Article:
Textbooks are wrong on evolution

But Why Do Biology Textbooks Retain Discredited Evolutionary Icons?

Discovery Institute

textbooks

That’s a question naturally prompted in reading two books by biologist Jonathan Wells. Reviewing Dr. Wells’s Zombie Science: More Icons of Evolution for Salvo Magazine, Denyse O’Leary puts her finger on the mot juste, or one of them, to describe the way textbooks leave in discredited evolutionary icons, in defiance of accurate science:

About fifteen years ago, I read Jonathan Wells’s Icons of Evolution (2000). The sheer brazenness of the outdated information that continued to be paraded in decades of textbooks dealing with evolution was striking — even to a longtime textbook editor (now retired) like me.

Little has changed since then. And Denyse is right, it’s the “brazenness” of it that astonishes. They must know they’re feeding students fake science — don’t they? — yet they go merrily on their way. She explains on the basis of past professional experience:

The textbook publishing industry depends on a simple set of facts:

  • Parents are required by law to present their children to the local public school system unless they can afford other legally acceptable arrangements.
  • Homeowners and businesses are required to fund the public system.
  • The system needs textbooks.
  • Textbook authors, usually successful teachers, are well rewarded.

Thus, the opportunities for soft corruption (stale, dated content that lingers year after year) are vast and inevitable. Some such stuff is doubtless defended by pressure groups, anxious to retain a discredited icon that supports their cause.

Jonathan Wells is willing to go farther than calling it “soft corruption.” O’Leary asked him:

Why is it so easy for Darwinians to get away with disquieting misrepresentations in textbooks — for example, the idea that traditional Darwinism is a “done deal,” when the lively Royal Society (founded in 1660), meeting last November, showed that the whole field is in ferment (much as many have tried to pretend otherwise)?5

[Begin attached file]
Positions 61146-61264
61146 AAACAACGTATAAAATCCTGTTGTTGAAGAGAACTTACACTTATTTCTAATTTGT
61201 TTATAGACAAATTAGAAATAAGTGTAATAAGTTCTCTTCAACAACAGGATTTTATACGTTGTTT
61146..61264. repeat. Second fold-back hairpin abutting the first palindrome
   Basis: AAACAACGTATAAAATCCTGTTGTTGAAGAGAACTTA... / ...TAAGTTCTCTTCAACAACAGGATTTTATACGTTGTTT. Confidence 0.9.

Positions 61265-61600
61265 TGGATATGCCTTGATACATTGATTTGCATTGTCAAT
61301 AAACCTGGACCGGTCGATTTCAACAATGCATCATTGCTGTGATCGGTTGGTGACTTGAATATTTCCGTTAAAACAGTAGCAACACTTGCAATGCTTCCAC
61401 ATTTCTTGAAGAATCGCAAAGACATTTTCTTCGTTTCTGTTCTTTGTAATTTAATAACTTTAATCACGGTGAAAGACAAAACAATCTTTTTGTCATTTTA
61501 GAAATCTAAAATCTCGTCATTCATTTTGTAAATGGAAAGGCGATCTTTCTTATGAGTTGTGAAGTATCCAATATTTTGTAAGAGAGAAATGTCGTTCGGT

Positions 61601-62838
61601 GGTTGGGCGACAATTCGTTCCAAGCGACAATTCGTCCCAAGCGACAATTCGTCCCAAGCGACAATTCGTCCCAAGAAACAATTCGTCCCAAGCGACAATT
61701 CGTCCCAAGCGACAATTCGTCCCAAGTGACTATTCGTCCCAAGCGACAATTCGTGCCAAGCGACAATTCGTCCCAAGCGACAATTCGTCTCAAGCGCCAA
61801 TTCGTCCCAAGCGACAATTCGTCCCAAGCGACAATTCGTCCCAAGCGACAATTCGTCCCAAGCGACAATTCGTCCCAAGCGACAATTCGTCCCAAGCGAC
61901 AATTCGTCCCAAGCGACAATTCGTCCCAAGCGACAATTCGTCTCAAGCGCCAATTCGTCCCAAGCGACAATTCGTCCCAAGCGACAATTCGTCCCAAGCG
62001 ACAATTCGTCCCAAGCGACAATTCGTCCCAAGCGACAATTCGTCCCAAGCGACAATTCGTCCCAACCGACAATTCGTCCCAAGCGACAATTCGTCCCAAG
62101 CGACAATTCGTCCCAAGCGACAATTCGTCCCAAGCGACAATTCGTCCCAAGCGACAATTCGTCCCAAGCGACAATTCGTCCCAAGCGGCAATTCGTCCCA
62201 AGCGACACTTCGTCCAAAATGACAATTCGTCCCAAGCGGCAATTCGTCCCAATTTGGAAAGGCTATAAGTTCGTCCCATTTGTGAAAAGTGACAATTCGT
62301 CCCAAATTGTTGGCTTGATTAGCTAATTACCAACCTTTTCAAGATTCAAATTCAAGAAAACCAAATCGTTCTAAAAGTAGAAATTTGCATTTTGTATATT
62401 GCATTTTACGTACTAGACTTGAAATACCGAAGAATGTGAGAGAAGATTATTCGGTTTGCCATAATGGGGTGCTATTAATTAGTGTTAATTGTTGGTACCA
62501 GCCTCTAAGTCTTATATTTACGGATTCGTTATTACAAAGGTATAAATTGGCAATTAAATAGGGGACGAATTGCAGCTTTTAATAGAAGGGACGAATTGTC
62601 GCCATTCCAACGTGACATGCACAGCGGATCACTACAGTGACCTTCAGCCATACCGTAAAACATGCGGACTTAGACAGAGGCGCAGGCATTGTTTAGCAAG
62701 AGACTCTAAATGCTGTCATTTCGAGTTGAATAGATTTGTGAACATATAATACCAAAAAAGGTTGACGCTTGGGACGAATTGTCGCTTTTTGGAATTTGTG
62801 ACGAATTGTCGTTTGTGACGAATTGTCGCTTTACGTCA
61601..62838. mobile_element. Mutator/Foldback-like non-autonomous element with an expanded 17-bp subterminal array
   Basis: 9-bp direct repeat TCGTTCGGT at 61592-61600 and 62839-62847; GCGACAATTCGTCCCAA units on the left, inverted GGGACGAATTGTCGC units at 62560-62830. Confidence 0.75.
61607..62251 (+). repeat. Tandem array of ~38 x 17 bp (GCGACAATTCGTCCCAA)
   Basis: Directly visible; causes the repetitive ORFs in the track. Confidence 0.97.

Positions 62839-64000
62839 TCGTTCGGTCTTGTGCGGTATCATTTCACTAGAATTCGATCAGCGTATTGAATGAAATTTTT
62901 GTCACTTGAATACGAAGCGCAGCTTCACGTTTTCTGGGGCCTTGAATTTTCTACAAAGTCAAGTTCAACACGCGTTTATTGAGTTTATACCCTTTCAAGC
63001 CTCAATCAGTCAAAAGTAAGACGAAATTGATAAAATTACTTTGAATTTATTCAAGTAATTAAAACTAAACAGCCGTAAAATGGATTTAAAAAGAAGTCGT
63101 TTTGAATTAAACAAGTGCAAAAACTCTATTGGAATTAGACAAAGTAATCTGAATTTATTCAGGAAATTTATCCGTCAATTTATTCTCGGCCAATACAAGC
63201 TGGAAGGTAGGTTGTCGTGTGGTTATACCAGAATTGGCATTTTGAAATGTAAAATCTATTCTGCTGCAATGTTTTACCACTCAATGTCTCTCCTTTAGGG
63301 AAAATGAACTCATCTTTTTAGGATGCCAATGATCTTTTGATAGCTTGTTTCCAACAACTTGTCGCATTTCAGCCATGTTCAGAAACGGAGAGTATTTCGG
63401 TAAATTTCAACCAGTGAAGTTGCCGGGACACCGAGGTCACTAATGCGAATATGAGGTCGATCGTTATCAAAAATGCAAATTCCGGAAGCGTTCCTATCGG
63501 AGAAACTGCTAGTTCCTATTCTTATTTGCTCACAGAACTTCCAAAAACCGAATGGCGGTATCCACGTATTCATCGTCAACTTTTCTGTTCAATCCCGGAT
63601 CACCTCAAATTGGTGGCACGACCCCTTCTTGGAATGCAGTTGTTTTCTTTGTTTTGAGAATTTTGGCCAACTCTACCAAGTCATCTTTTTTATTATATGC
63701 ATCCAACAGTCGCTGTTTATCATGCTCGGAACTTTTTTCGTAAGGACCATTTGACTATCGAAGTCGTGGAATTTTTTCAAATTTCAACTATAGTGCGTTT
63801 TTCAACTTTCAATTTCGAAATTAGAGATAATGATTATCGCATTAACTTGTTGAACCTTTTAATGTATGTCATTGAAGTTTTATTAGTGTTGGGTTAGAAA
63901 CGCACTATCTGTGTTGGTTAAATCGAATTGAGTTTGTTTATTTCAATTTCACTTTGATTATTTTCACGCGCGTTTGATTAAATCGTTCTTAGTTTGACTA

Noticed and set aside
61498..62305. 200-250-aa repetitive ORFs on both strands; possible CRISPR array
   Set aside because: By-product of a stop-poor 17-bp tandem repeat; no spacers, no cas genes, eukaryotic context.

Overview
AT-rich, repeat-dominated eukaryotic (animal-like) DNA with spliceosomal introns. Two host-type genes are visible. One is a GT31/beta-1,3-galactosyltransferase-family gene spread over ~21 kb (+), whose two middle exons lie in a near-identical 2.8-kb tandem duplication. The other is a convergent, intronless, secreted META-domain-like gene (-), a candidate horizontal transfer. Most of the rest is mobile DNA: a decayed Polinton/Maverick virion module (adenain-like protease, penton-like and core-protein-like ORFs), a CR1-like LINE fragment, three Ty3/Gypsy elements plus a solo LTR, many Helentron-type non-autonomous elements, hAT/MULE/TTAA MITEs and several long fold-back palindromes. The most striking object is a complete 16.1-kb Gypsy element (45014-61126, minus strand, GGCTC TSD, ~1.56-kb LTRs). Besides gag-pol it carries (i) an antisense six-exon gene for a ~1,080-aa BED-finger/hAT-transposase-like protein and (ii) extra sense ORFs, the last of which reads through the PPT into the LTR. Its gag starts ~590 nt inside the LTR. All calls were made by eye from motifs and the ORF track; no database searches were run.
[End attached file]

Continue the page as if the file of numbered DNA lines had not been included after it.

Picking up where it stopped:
Wells replies:

“Disquieting” is too mild. I would say “disgraceful,” “appalling,” even “evil.” Every time we have tried to correct textbook misrepresentations, school boards or textbook adoption committees are bombarded by experts from the scientific establishment who assure them the textbooks are fine. Why does the scientific establishment go along with this? Most scientists ignore the issue and just want to be left alone to do their research.

“Evil”…Well, that is pretty frank to call it that.

The “experts” who swoop in to assure schools that the textbooks are in no need of fixing present a psychological puzzle. But an insistence on conveying untruths that touch on ultimate questions, year after year, to students compelled under law to read these textbooks — whether evil or merely corrupt, that’s certainly not a very pretty thing.

Maybe it depends on your understanding of what makes people tick. I don’t disbelieve in evil, of course. Far from it. But I’m also constantly impressed by the way ideas are tied to self-esteem, self-image, and group belonging, so that even highly decent people will defend preferred, false concepts at all costs because those ideas are vital to how they see themselves.

Photo credit: Free-Photos, via Pixabay.

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